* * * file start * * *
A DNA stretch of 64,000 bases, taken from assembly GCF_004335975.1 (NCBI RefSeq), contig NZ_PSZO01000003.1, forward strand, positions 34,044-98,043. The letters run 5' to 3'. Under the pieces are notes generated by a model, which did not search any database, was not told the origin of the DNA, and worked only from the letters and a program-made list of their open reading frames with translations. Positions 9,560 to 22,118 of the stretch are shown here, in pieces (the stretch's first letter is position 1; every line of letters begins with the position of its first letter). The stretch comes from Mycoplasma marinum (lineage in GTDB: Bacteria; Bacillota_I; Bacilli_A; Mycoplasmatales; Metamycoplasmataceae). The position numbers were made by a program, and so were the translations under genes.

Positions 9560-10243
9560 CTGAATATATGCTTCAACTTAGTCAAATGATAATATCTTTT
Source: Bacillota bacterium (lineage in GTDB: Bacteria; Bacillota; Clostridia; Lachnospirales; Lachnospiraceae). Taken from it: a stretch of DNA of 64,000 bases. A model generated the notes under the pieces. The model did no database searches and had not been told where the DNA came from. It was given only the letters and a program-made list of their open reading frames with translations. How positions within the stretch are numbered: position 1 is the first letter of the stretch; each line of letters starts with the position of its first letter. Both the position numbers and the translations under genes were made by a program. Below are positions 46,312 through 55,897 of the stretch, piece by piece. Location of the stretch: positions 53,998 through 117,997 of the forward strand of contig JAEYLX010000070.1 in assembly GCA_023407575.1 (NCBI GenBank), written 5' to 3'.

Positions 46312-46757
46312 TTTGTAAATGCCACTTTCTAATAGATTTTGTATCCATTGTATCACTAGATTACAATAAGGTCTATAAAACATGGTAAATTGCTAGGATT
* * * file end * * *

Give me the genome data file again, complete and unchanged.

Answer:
A DNA stretch of 64,000 bases, taken from assembly GCF_004335975.1 (NCBI RefSeq), contig NZ_PSZO01000003.1, forward strand, positions 34,044-98,043. The letters run 5' to 3'. Under the pieces are notes generated by a model, which did not search any database, was not told the origin of the DNA, and worked only from the letters and a program-made list of their open reading frames with translations. Positions 9,560 to 22,118 of the stretch are shown here, in pieces (the stretch's first letter is position 1; every line of letters begins with the position of its first letter). The stretch comes from Mycoplasma marinum (lineage in GTDB: Bacteria; Bacillota_I; Bacilli_A; Mycoplasmatales; Metamycoplasmataceae). The position numbers were made by a program, and so were the translations under genes.

Positions 9560-10243
9560 CTGAATATATGCTTCAACTTAGTCAAATGATAATATCTTTT
Source: Bacillota bacterium (lineage in GTDB: Bacteria; Bacillota; Clostridia; Lachnospirales; Lachnospiraceae). Taken from it: a stretch of DNA of 64,000 bases. A model generated the notes under the pieces. The model did no database searches and had not been told where the DNA came from. It was given only the letters and a program-made list of their open reading frames with translations. How positions within the stretch are numbered: position 1 is the first letter of the stretch; each line of letters starts with the position of its first letter. Both the position numbers and the translations under genes were made by a program. Below are positions 46,312 through 55,897 of the stretch, piece by piece. Location of the stretch: positions 53,998 through 117,997 of the forward strand of contig JAEYLX010000070.1 in assembly GCA_023407575.1 (NCBI GenBank), written 5' to 3'.

Positions 46312-46757
46312 TTTGTAAATGCCACTTTCTAATAGATTTTGTATCCATTGTATCACTAGATTACAATAAGGTCTATAAAACATGGTAAATTGCTAGGATT